Using regex with Search and Replace challenge

@RandellDawson but if i want to check dinamically some string regex with some matching patterns…is legit coding something like in this way?

  let text = "string example";
  let varToCheck = text;
  const regex = new RegExp**("\b"+varToCheck+"\b", "i");

example here i’d want to find a relative word that i passing in my function but return always false…is the correct way?

function myReplace(str, toFind, ) {
 let text = str;
 let varToCheck = toFind;
 const regex = new RegExp('\b'+varToCheck+'\b', "gi");
 //return str;
myReplace("Lorem ipsum dolor sit amet, consectetur adipiscing elit, ", "adipiscing");

Not sure why you are using the same string for the varToCheck as the string you are testing (text), but maybe you have your reasons. If you are wanting the console.log statement to display true, then you will need to escape the “” in the string, like:

const regex = new RegExp**("\\b"+varToCheck+"\\b", "i");

@RandellDawson i’ve got this challenge : Search and Display
Definetely it works!..but i’d like to know if i could get the same result with regex.
in particular instead of declare a ternary with

let afterCapitalized =  before[0]===before[0].toUpperCase() ? 
  after.charAt(0).toUpperCase() + after.slice(1) : after ;

to check i there’s a first capital lecter…can i put it directly in my pattern regex something like :

const regex = new RegExp(’\b’+varToCheck+’\b’+(^spelngi|^store), “gi”);

this is my exercise solution :

function myReplace(str, before,after) {
  let text = str;
  let varToCheck = before;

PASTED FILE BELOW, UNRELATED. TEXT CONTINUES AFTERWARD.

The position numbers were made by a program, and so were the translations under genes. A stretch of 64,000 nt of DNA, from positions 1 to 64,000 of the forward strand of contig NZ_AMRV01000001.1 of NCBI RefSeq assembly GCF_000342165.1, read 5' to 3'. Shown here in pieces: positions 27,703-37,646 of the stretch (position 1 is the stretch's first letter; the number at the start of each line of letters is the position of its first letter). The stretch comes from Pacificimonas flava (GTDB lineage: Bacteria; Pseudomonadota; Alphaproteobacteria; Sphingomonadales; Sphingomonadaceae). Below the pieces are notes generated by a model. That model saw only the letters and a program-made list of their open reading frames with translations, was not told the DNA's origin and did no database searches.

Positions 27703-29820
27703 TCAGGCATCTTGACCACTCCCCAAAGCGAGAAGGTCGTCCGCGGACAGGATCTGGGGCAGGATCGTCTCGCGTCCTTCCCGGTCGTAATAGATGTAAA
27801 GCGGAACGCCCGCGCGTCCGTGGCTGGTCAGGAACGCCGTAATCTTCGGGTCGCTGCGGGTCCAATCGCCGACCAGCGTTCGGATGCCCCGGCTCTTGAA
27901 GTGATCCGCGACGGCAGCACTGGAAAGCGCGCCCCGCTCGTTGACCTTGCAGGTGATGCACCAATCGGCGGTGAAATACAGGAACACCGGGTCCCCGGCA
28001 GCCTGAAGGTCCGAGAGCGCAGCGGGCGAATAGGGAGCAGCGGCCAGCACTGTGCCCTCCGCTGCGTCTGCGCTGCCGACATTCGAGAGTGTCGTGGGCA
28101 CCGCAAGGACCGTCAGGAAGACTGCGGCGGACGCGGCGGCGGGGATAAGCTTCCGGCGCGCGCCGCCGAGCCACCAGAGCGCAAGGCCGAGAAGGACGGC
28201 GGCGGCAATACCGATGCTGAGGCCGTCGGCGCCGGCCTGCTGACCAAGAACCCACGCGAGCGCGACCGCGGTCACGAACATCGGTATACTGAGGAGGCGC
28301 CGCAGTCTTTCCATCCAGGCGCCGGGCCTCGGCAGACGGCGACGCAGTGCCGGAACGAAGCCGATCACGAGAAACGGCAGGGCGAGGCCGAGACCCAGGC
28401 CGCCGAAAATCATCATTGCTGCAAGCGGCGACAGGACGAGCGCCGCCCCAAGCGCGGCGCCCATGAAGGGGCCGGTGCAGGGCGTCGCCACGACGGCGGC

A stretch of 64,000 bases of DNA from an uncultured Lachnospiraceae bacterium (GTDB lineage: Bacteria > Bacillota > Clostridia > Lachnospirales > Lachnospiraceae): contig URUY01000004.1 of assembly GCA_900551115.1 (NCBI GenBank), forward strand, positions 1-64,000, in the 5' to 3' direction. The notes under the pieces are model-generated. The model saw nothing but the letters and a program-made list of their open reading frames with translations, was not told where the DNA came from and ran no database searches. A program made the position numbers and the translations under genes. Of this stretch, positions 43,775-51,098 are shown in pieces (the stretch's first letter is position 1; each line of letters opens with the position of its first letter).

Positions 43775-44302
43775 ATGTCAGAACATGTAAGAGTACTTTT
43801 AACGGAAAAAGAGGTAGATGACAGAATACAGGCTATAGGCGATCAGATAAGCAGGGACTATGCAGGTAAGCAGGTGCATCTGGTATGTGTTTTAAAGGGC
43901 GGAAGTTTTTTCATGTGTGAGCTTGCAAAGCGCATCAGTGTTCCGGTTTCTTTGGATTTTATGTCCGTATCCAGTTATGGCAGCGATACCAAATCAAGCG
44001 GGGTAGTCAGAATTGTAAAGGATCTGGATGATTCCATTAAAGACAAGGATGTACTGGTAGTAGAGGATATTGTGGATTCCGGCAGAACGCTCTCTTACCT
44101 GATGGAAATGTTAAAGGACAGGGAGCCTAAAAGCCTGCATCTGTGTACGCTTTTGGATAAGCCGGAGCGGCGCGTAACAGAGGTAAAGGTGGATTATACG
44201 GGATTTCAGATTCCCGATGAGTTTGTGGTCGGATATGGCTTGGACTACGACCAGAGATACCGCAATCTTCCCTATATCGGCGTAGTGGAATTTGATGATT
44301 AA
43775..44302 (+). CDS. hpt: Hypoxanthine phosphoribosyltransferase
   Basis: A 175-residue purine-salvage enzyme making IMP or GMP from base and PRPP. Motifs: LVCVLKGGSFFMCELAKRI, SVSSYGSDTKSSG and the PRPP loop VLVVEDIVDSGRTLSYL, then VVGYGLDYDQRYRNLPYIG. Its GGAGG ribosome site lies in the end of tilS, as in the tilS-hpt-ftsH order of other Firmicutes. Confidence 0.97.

let afterCapitalized =  before[0]===before[0].toUpperCase() ? 
    after.charAt(0).toUpperCase() + after.slice(1) : after ;
  const regex = new RegExp('\\b'+varToCheck+'\\b', "gi");
      let texModified=text.replace(regex,afterCapitalized);
     return texModified;
 }myReplace("Let us get back to more Coding", "Coding", "algorithms");

Seems like you have figured out the solution. If you have any further questions, just let us know.

Hello @RandellDawson
yes…as previously i’ve mentioned, this code regex patterns :

const regex = new RegExp(’\b’+varToCheck+’\b’+(^spelngi|^store), “gi”);
assures me that any variable before get the capital lecter but not for spelngi and store?

What happens when you try the above regex? My guess is it errors out. When you use the new RegExp syntax, the regex must be supplied as a string.

Adding the above would do nothing for you. The ^ is related to the start of a string which is not relevant here. I am really not understanding what you are trying to accomplish here.

@RandellDawson I want to state : Search in my string any words except “spelngi” and "store"



with + sign not concatenate the last piece of pattern? the anchor ^ inside the parenthesis () don’t meaning “not”?I 'd want to state in this parte, without use statement condition, that these words have not to be included in my regex pattern without to use these part of code

let afterCapitalized = before[0]===before[0].toUpperCase() ?
after.charAt(0).toUpperCase() + after.slice(1) : after ;

i mean this part is ok but i think it’s not a really god way for resolve the exercise because is clear that these type of exercise prefer the use of regular expression.



You are using a regular expression to solve the problem. The issue is you need a way to know if the first letter of before is uppercase or not. This will determine if you need to change the case of the first letter of after. This extra bit of logic is needed and used to create the replacement value for the replace method’s second argument. I can not think of a way to only use regex without this extra piece of logic to solve this problem.

@RandellDawson sorry but an example of another topic where another user suggest for example to write something like [^abcd]… sorry in this case the anchor ^ is not meaning “No” ? if yes…a negation of ^ i can write only if i’m in a situation with only the parenthesis grouping class? i.e [^abcd];

The ^ used at the start of a character class [^abc] means not one of the characters a, b, or c.